(New York School Talk exists to offer a “safe space” for parents, teachers, students, and anyone invested in public education. Most of our bloggers support charter school expansion in New York City. Not all of them do. We deeply value all voices and believe that differing opinions can lead to enlightened strategies to address what… Continue reading Sharing Space Doesn’t Make For Safe Schools
As educators, our jobs entail so much more than teaching the content area in which we are certified. We spend hours each day with our students and, as such, have constant opportunities to talk to them about the development of their moral character, a class that is not taught in most public schools but one… Continue reading If You See Something, Say Something: Teachers, Their Students, & Ethical Conversations
This is a guest post by Fredrick Scott Salyers, an educator, writer, and photographer based in Brooklyn, New York. Salyers has spent his career dedicated to the academic, personal, and social development of young black men. His educational career spans various fields, including k-12 and higher education. There’s always a sharp change around August, and… Continue reading I’ve Got 10 Tips for the Teachers Yearning to Avoid Burnout
A lifter is one who elevates circumstances. A floater is one who easily navigates circumstances. You must decide to be a lifter or floater in education. One should not step into the “ring” of education, especially the New York City public school district as it is the largest in the nation, and not know your… Continue reading Six Lessons for Educators From the Mayweather vs. McGregor Fight
I have a serious inquiry for school administrators: Is a teacher applicant’s race a factor when you consider hiring them? Let me be more specific: Do you think about your minority student demographics and then consider the positive impact that having a teacher who looks like them will have on them? Do any of these… Continue reading Damn! NO Black Teachers Are Being Hired? This Is Crazy!!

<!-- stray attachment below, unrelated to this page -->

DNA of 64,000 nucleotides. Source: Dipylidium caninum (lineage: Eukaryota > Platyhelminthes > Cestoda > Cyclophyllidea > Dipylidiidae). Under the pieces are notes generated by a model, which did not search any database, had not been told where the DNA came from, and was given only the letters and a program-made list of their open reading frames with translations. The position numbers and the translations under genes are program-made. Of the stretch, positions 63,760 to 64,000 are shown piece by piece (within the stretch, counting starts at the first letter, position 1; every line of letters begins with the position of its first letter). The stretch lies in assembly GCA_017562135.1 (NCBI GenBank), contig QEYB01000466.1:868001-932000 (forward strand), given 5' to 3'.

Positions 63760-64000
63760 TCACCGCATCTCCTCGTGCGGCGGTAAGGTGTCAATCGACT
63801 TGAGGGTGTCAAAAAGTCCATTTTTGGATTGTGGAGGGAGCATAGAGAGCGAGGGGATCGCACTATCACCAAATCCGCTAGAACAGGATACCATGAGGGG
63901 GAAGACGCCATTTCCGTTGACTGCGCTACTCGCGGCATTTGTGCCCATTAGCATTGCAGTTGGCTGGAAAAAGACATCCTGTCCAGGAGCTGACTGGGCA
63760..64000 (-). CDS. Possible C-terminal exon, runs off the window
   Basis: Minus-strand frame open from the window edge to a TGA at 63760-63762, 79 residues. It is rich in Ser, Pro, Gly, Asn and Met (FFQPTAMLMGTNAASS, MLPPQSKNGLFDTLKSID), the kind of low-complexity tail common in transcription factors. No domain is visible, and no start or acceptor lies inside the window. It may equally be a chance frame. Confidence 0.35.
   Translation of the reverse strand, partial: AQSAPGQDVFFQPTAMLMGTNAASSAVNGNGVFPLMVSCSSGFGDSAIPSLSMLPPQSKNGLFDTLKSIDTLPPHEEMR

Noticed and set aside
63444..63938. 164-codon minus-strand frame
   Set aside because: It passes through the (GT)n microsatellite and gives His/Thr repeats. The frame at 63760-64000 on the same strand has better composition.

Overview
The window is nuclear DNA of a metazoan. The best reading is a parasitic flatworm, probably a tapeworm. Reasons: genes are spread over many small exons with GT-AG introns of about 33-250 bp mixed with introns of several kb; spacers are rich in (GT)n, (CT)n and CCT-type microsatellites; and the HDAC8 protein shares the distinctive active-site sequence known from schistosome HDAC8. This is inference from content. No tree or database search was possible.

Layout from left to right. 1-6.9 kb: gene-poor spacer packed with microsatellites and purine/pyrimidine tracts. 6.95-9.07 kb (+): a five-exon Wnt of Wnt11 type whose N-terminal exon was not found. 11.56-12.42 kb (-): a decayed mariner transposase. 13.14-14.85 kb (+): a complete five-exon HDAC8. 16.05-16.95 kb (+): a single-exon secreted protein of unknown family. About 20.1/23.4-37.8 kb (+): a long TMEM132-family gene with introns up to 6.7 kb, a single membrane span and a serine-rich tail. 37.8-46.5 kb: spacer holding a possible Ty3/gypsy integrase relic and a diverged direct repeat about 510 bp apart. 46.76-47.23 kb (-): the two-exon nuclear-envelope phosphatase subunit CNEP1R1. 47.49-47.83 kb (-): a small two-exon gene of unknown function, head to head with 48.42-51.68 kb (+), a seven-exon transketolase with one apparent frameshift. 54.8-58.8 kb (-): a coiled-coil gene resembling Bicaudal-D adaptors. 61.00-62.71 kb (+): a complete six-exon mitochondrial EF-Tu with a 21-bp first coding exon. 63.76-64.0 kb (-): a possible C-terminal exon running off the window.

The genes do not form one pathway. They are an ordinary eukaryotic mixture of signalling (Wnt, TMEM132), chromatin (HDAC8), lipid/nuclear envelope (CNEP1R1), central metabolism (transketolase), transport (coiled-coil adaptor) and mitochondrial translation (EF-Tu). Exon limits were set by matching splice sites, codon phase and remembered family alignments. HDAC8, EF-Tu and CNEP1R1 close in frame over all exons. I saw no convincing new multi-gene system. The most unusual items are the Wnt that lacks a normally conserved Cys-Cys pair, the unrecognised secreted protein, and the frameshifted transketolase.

Teachers who walk out the door with their students tend to be frowned upon by their administrators and their colleagues. I was reminded of this unspoken “arrive early + stay late = good teacher rule” as I scrolled through a chat among educators on a FaceBook thread where the following was posted (names omitted to… Continue reading Does Not Staying Late At Work Make Me A Bad Teacher?
I didn’t want to work this summer. I really just wanted to rest from a somewhat stressful school year and revitalize myself in preparation for the academic year ahead. I almost pulled it off, too, but after careful review of my budget post on my daughter’s eighteenth birthday, high school graduation, and prom, I knew… Continue reading Work Now, Get Paid Later — Maybe: One Teacher’s Woeful Summer Work Experience
Guess what I just did? I got a library card! Finally! After being homeless for six months, I moved into my current home almost a year and a half ago and I finally got around to making one of the most important decisions of my summer. The English teacher in me was ashamed that I… Continue reading A Summer Staycation at Your Local Public Library
Most new teachers leave the profession within five years. I’ve been hearing this stat and others like it for what seems like forever. The next logical question for me is, “Why?” The answers is multi-tiered. At the core of this mass exodus are inadequate, irrelevant, and ineffective pre-service experiences, as well as a lack of… Continue reading Informal Mentoring: The Art of Giving Back
It’s summertime and, while teachers need to rest after a long school year, I am gearing up to head back to the classroom to teach summer school. Many of my colleagues and I simply can not afford to be home all summer without earning some extra money. Even if you are not going away for… Continue reading Why Do So Many Teachers Work Second Jobs?